What are some of your favourite sustainable fashion brands that you support? 

I haven’t bought any new clothes this year, only second-hand and vintage. However, this hasn’t stopped me delving into the ethics behind brands that are making ethical choices and making conscious and effective steps towards maintaining sustainability. Lucy & Yak are a brand that I’ve really loved over the last couple of years – and will continue to so. Sites such as Vestiaire and renting sites such as Hurr also have my support. I have recently considered the ethics of more independent brands that are using sustainable practices. ThinkThreads on Etsy is a go-to for sustainable but gorgeously designed jewellery that is made from 80% recyclable material. I also LOVE upcycling and get real inspiration from accounts such as @lucid.seams who focuses on improving upon the clothes we already have. I also love Sloanie as well as my Organic Basics underwear! 

What are your hopes for the future of the fashion industry, in terms of becoming more sustainable? 

I hope that one day fashion brands will all take a slower approach to fashion and think ethically and start using greener, more sustainable materials. It only takes a quick Google search to find out what materials provide the best contribution to sustainability. In the final analysis it mostly comes down to fashion companies reducing the amount of clothes they produce, as well as the consumer recycling and re using materials that they already possess. In the future I hope that people will think first, choose a more cyclical approach to fashion and not just to buy for the sake of buying.

What are your top tips for living a consciously sustainable life?

In terms of fashion, use charity and thrift shops instead of heading straight to the high-street stores! The stigma that comes with charity shops is simply outdated – if you like what you see just give it a wash and wear it with pride!!!! Carry out detailed research into brands and use those that are making a conscious effort to improve the outlook for sustainability within the fashion industry. There are lots of brands out there that do CARE. If the Fast Fashion brands at least acknowledge and then take on board the sorts of high-principled standards that we as the end consumer demand hopefully they will eventually all adopt practices that are principled and for the benefit of our planet’s future.

Any tips to your followers for the Christmas season?

Fast fashion brands will be out in force in order to persuade you to buy from them. The pressure to invest in the sparkles and some celebrity’s glittering new collections will be thrust into our faces constantly over the next few months. If you care about my message then it is vitally important that you resist these pressures and perhaps look into your winter wardrobe for items you forgot you had from the last few years. If you do take action like this do please tell me about it. If you do choose to buy new – make conscious decisions – rather than going for a random splurge online. The other day I wrapped a present for a friend up in one of my old scarves. It meant she had the present I had bought her as well as a gorgeous new second-hand scarf. The zero-waste present of my dreams. This approach is definitely something that I will be replicating during the Christmas season.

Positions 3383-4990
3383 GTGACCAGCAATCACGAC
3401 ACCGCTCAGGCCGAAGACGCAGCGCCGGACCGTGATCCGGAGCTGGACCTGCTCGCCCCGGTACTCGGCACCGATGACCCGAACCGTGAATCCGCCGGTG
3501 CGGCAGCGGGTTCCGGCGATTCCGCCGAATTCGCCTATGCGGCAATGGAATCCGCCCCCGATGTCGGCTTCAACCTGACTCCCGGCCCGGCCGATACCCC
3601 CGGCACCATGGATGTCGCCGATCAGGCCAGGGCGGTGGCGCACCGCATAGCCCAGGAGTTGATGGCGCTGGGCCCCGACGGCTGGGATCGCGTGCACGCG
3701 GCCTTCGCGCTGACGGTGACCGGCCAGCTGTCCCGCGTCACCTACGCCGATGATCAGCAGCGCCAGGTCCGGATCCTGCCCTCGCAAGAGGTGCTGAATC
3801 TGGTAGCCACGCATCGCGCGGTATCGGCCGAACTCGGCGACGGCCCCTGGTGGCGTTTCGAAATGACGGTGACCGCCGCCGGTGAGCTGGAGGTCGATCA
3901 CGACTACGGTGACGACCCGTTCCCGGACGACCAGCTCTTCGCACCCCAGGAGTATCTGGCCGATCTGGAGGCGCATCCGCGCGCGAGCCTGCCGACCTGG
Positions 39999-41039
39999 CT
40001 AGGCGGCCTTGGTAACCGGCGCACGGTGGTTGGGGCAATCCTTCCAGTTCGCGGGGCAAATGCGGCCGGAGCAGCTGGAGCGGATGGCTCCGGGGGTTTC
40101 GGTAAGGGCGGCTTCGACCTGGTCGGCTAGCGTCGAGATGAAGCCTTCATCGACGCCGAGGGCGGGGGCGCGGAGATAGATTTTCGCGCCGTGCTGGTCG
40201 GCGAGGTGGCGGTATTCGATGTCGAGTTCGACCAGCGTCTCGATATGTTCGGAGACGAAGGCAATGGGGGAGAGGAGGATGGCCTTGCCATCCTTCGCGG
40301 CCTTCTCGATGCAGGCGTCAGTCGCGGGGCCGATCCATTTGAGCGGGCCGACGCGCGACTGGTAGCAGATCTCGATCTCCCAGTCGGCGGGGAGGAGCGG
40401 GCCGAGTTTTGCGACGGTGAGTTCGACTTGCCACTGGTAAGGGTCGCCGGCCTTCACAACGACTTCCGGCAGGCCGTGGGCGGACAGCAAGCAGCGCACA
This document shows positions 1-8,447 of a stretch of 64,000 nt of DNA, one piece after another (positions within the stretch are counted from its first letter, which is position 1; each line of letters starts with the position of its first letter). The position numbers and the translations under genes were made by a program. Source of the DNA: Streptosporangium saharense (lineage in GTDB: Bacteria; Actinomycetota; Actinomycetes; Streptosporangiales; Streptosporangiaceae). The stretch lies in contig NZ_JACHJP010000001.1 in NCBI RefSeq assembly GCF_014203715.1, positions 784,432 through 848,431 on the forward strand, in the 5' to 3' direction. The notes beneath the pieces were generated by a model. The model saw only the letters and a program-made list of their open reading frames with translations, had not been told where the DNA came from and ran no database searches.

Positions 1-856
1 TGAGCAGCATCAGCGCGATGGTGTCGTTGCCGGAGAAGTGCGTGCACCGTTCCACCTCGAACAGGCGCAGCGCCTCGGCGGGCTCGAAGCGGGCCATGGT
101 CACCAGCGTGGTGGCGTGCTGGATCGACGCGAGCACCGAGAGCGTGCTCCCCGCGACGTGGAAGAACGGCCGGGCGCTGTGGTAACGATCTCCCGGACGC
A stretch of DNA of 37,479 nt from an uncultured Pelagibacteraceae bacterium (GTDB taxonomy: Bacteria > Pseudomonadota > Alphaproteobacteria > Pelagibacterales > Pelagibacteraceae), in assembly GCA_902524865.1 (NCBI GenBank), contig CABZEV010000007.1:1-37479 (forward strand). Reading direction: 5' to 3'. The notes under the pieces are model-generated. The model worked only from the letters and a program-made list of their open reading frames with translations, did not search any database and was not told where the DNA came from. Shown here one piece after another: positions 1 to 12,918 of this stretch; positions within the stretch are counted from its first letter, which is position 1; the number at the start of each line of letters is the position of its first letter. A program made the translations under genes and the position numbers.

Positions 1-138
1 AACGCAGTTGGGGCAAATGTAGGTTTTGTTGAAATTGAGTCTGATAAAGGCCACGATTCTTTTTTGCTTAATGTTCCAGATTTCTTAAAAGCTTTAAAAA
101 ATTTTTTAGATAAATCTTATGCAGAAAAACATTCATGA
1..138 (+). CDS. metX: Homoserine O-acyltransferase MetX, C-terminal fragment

What’s next for you in 2020? 

I will certainly continue with spreading my slow fashion message to my followers and build my presence online. I love to do presentations and give talks on sustainability and the harmful effects of fast fashion and this is an area that I would like to do more of. Together with a good friend of mine we are looking to do an epic clothes swap in early 2020 – so watch this space! I will also further my research into discovering more new sustainable brands that can show that they also care about the environment, such as Priest London.

For 2020 my overall message would be that it is more important than ever to INVEST in items of clothing that are good quality and that you can wear, look after and love for years. The throw away approach is NOT a viable option.

I will continue to shine a light on both the villains and the heroes – brands that destroy and those brands that employ sustainable practices who demonstrably show that they do want to change the face of fashion for the better and thereby contribute to the sustainability of our planet for future generations to enjoy. 

3 things you're loving from Priest London?

Gunas Rotunda in Red

This bag is just beautiful. A perfect red for Christmas and the ideal accessory coming up to party season. I’m in LOVE. The bag is Vegan and ethically made.

Rotunda - Priest London
Rotunda - Priest London


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Sienna U-back bralette

This would look flawless paired with old jeans and a thrifted checked shirt for daytime or alternatively I think this looked like the perfect bra for chilling in the house or writing emails in bed. A perfect gift for Christmas! 

Sienna U-Back Bralette - Priest London
Sienna U-Back Bralette - Priest London
Sienna U-Back Bralette - Priest London
Sienna U-Back Bralette - Priest London
Sienna U-Back Bralette - Priest London
Sienna U-Back Bralette - Priest London

Sienna U-Back Bralette

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Latelita Rose Gold Cowrie-shell-choker necklace

I love this Latelita Rose Gold Cowrie-shell-choker necklace. You can never go wrong with a shell necklace – I feel like it’s the ultimate accessory to be able to look effortless from day to day but can also be worn elegantly with a bardot top or LBD for a night-out

Rose Gold Cowrie Shell Choker Necklace - Priest London
Rose Gold Cowrie Shell Choker Necklace - Priest London
Rose Gold Cowrie Shell Choker Necklace - Priest London
Rose Gold Cowrie Shell Choker Necklace - Priest London

Rose Gold Cowrie Shell Choker Necklace